What does the diminished appetite of the CLO market mean for investors in high-yield corporate bonds?
Inevitably, the proportion of leveraged loans to high-yield corporate bonds is increasingly switching in favor of bonds. Given that a significant maturity wall of leveraged loans is due over the next two years, in the face of this demand for credit high-yield bond investors have been able to secure better terms for themselves than has historically been possible.
To put some color on this, since the Lehman Brothers crisis in September 2008, 50% of all new debt issuance has been as secured high-yield bonds, which means that the bond is backed by assets of one sort of another, be they security against property, cash flows, or whatever. The historic position was that secured high-yield bonds were a rarity. Intuitively, bond investors securing better terms should have a lower premium, but, to the contrary, bond coupons have actually moved slightly higher. Before the move from CLO to bonds began, the coupon averaged 7.25%. Today the average coupon is 7.4–7.5%, so not only do the bonds come with securities that guarantee that a high percentage of the capital will be recovered in the event of a default, but the investor gets a good coupon rate as well. What this means is that if you make four years of coupons and you get a 70% recovery on a default in the fifth year, you have, from an economic standpoint, lost nothing on that particular bond and your portfolio of bond holdings is not damaged. The 70% return on capital in a default is the history of the index for defaults, so that is not an unreasonable assumption. For me, in an era of low returns, this makes the return from investing in high-yield corporate bonds very attractive.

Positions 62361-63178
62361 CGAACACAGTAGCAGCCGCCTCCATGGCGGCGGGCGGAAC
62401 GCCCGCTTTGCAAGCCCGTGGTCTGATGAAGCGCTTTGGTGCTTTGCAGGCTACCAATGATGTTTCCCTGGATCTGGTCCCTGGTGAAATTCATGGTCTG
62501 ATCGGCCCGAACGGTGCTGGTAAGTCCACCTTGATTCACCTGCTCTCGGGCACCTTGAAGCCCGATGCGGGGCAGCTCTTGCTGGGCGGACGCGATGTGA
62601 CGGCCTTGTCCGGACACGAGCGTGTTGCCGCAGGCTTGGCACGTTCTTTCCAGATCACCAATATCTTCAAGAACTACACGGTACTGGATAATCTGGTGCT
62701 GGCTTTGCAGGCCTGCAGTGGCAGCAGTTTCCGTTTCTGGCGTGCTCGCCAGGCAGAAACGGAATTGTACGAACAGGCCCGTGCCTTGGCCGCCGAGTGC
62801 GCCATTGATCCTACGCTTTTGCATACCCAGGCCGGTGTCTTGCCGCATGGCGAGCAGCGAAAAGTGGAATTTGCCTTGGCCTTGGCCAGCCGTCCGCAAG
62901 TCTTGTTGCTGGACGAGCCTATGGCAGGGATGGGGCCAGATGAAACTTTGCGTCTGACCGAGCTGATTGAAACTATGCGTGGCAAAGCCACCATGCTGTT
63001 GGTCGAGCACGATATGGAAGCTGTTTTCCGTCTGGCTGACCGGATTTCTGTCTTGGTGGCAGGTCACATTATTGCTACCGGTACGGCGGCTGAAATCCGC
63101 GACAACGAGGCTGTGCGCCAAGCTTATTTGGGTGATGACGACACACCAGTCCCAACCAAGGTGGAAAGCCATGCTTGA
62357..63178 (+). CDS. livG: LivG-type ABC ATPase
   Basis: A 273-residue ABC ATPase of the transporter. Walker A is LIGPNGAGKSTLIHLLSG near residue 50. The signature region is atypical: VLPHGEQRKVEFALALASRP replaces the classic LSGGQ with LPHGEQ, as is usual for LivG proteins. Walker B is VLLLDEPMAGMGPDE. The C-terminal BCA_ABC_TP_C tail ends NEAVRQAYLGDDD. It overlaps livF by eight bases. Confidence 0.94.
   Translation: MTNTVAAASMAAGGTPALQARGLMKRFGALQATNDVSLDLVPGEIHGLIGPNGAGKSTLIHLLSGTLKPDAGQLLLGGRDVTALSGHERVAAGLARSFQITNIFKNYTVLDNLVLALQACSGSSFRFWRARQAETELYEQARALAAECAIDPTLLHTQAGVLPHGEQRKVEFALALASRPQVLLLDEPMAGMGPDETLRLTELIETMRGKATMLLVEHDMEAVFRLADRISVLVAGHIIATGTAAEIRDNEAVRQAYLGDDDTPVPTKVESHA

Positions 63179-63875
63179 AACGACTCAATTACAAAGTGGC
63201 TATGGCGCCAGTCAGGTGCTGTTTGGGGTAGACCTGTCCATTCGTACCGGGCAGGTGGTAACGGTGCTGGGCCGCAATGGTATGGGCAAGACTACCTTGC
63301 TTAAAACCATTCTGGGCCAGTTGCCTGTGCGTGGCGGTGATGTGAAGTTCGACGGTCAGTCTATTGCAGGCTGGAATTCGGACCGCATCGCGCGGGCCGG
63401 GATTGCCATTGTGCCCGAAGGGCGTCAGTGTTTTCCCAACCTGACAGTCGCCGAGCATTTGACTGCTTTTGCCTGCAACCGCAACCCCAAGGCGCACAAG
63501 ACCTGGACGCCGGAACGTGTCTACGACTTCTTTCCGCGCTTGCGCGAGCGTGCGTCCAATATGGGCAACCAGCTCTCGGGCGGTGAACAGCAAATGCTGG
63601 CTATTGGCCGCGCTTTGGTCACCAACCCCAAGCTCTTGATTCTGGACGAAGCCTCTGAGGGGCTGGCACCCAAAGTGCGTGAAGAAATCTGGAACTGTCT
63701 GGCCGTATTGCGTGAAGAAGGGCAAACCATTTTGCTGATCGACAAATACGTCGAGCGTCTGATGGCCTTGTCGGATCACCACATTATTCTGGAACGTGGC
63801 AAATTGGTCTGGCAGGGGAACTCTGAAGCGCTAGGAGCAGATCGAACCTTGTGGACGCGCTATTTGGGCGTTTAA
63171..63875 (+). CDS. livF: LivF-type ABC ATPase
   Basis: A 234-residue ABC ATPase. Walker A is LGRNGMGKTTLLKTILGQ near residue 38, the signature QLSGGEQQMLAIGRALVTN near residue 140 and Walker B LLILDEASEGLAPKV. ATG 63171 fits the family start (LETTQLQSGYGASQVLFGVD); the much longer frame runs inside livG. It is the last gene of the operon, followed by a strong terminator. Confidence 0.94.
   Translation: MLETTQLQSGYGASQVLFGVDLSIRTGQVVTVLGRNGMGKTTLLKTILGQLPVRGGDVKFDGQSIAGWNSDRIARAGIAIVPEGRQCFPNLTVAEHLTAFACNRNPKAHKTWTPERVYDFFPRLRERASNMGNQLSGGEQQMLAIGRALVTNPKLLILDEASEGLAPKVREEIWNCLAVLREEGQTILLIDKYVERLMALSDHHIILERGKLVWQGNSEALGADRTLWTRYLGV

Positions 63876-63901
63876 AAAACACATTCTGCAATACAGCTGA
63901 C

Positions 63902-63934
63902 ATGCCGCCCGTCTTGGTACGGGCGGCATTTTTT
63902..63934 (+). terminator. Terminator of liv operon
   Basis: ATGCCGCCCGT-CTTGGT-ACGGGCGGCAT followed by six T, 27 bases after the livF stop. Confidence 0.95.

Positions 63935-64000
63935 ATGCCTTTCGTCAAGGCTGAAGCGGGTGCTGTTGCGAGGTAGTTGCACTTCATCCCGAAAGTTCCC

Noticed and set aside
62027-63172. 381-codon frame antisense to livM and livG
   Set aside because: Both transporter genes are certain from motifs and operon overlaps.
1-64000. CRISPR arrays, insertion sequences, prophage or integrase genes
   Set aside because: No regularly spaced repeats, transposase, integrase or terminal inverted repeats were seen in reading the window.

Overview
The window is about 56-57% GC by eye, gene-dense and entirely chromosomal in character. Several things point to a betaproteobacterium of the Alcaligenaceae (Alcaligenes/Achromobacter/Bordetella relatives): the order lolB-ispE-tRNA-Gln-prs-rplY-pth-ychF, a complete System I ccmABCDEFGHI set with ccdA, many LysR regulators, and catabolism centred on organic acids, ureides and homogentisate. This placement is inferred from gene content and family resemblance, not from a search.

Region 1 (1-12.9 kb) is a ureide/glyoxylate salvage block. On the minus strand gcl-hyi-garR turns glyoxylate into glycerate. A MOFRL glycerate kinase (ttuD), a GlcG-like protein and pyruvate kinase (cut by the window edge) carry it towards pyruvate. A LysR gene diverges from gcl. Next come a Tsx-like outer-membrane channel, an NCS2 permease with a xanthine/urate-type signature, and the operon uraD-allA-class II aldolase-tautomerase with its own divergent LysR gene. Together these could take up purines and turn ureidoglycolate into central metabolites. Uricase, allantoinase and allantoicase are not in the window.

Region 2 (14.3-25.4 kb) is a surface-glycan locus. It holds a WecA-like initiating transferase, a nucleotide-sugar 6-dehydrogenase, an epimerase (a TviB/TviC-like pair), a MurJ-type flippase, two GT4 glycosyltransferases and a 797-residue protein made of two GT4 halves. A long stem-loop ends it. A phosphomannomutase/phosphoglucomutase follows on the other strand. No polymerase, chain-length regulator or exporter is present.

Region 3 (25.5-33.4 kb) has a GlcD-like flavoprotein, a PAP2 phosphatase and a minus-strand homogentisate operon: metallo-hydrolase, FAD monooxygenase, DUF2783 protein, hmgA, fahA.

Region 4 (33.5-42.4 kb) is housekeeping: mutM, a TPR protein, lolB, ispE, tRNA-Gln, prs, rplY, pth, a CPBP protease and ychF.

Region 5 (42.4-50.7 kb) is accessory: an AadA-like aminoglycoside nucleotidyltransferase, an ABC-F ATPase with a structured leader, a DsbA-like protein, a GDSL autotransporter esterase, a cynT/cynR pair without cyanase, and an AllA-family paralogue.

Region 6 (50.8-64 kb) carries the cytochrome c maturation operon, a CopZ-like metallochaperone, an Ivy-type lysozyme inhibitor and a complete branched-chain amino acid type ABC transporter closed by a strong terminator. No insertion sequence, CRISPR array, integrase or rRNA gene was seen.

To what extent are you seeing pension funds switching their investment strategies to take advantage of corporate bonds as an asset class?